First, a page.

Tuesday, July 2, 2019

2 Melbourne then Adelaide then


This was our second ZIPPA night in Melbourne. We played North at the Northcote Social Club May 26th and then this show Southside at the Caravan Music Club.

In the week before the gig, Clare Moore and I did an interview with Raf Epstein on ABC Melbournes Conversation Hour. You can stream it here

Sean McMahon played an opening set with his band. Excellent people.



We played a long set, probably  75-80 minutes. Its a great room and there were seats, tables and stools all around the place. Great audio and lighting. If you didn't get there, you missed a classic night.



I started the show alone on the stage with the curtains opening and me playing part of a new instrumental piece on my archtop. As I got to the second chorus Stu, Stuart and Clare walked on and we moved into I Wanna Get Lost Again

We played straight through with songs from recent albums and earlier as well as ZIPPA DEEDOO

pic Graeme Tressider.

At the end I asked if there was anything people came wanting to hear and somebody called out for RUNAWAY, (The Moodists) which we then played. Somebody else wanted us to play Three Dead Passengers In A Stolen Secondhand Ford and we did that as well. We closed with CODINE.

 It was a very wintry day and we had a really fantastic time. Many old friends showed up and I thank them all.

On July 12th we head to Adelaide to play a final ZIPPA DEEDOO tour show at the Governor Hindmarsh. We have the Sunday Reeds opening. Tickets here.



Work is progressing on a new album. Settled on a title and Tony Mahony is working on a  cover.  
It's sounding great! Credited to Dave Graney and Clare Moore. October, I hope. 

On the show I do at Triple R I just got an album by a band who proudly say its "their first for twelve years".  Strange, they must be very rusty, you would reckon.




"the Serge Gainsbourg/Lee Hazelwood/Jim Morrison/Scott Walker/Skip Spence/Ern Malley/Lenny Bruce of Australian music.
A genius songwriter with effortless presence and command, and yet also an invisible chameleon, a reflecting surface, an anonymous conduit.
Anyone who saw his and Clare Moore’s ATP sets last year will not want to miss these.
Dave is one of the all time greats. I learned much of what I know from him. Rock and Roll is where he hides
”. Stewart Lee


"You can dip in almost anywhere into the vast Graney catalogue and find something deeper and more satisfying than the pop fizz of the day. But if you are starting out, this album and attending a Graney gig on an extensive Australian tour in the next few months is an excellent place to begin".
Noel mengel - MusicTrust.com
"This is your Guernica, your Imagine, your XYGTHO Phase 3, your Raging Bull. Everything you have created before has culminated in this true masterpiece of recorded music. Life, Death, Pathos, Humour, Groove and above all Aplomb = Zippa Dee Do what is-was that-this? Congratulations to you, Clare and the mistLY and thank you for an album that will be on regular rotation in my shack for the remainder of my days".
Grame Tressider
"Dave Graney and the mistLY new album “Zippa Dee Doo What Is-Was That-This?” - guaranteed deep grooves, dangerous themes and hip-heating hot Rock action.
Get the good oil at Rocksteady Records"
Pat Monaghan
"This is described as a “rock and roll” album and in that it reflects music from the late 60s/early 70s (pre-punk if you will) that is a reasonable description but i’d say it goes beyond that basic description as there are modern elements, nods to jazz, the use of current technique, and of course the unique Graney/Moore stylings all present. It adds to and enhances a formidable body of work.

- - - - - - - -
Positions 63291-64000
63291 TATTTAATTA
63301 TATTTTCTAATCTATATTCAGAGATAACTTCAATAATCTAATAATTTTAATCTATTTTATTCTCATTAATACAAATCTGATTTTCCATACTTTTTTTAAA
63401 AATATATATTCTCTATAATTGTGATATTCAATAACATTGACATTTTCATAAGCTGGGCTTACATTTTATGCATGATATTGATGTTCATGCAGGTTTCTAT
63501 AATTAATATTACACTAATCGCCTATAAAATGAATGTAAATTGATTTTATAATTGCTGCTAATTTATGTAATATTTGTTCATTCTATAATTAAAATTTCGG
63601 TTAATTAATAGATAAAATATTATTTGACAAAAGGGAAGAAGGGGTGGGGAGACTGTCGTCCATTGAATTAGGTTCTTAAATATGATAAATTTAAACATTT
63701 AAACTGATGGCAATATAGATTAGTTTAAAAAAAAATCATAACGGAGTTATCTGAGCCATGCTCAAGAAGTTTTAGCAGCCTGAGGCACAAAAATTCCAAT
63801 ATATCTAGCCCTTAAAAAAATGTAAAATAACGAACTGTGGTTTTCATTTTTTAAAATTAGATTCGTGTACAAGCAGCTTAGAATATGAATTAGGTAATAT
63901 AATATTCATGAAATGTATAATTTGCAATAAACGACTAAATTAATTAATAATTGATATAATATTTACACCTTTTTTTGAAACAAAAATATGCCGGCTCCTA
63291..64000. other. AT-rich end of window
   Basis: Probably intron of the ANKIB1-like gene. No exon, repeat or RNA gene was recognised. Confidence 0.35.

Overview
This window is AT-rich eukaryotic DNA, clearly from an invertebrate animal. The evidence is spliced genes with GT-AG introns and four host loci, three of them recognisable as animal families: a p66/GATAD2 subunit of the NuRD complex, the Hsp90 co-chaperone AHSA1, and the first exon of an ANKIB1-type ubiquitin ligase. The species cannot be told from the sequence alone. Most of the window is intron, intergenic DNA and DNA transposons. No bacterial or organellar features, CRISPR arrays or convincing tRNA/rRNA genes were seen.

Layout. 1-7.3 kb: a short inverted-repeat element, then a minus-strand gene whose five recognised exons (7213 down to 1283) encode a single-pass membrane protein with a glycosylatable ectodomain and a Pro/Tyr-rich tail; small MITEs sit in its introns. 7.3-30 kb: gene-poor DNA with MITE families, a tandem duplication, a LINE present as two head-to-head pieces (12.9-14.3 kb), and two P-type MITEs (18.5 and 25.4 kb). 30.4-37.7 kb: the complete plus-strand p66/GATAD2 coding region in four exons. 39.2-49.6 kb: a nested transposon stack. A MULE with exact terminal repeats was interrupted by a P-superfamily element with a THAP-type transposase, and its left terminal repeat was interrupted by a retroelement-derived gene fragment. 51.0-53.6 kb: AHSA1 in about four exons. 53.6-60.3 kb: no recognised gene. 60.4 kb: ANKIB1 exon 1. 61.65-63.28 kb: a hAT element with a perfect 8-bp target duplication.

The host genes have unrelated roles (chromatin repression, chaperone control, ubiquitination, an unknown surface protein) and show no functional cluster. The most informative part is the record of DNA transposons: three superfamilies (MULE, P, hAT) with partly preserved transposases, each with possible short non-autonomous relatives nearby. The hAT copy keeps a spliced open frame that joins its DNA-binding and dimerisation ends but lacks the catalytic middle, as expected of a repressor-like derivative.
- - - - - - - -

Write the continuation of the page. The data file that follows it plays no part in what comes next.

I commend it to you without reservation"
.
Bob Osborne - Analogue Trash Radio (UK)
Graney has always been a raconteur – with equal doses of smooth, smug and wit. They say rock ‘n’ roll is a musical genre on the decline – but with this unusually titled album Graney has raised the rock ‘n’ roll flag and wears his love for the genre on his sleeve, meshed with some blues and psychedelia.
An album title that will cause confusion, but a set of songs that remind us of what a maverick Graney is. Liking his music will make you feel smarter!
"
Brian Parker- Your Music Radar

”...brilliant show. Best band in this country by miles. Graney and Co. are totally unique. Whatever line-up, always amazing. And FUN!”.
Jon Schofield (musician)


"Just a quick note to say how much I’m loving the new album. Front-loaded with hits, and then a series of great band workouts. Superb.
Can’t decide which version of ‘Song of Life’ I like best. And ‘ULTRAKEEF' is a bloody classic. Am spreading the word on that clip.
And surely you’re catching up to - and have maybe even overtaken - Mark E. Smith in terms of output! Congrats, yet again".
Tony
.
"Dave Graney gave me his new album Zippa Dee Doo whatis-was that-this. I saw the Mistly perform 'ultra keef' at one of the those marvellous Croxton Sunday arvo gigs. Fell in love with it and asked him if I could record it. Ending up recording a bit on the album, Dave mixed it. So many great f words on this track, very cathartic. A story about keef, everytime I've seen him play it the lyrics are different, genious".
Idge (Soundpark)

"Had this on high rotation today whilst driving from one place to another and back again. It’s a fantastic and thought provoking unique new album from Dave Graney and the mistly. A whole bunch of truly original well played weird, whack and wonder existentialist outsider art with the usual dash of wit and humour- oh and I can’t stop singing the hit song over and over in my head, “Bam! Baby I wish I’d been a better pop star” - excellent work guys - love it!- congrats".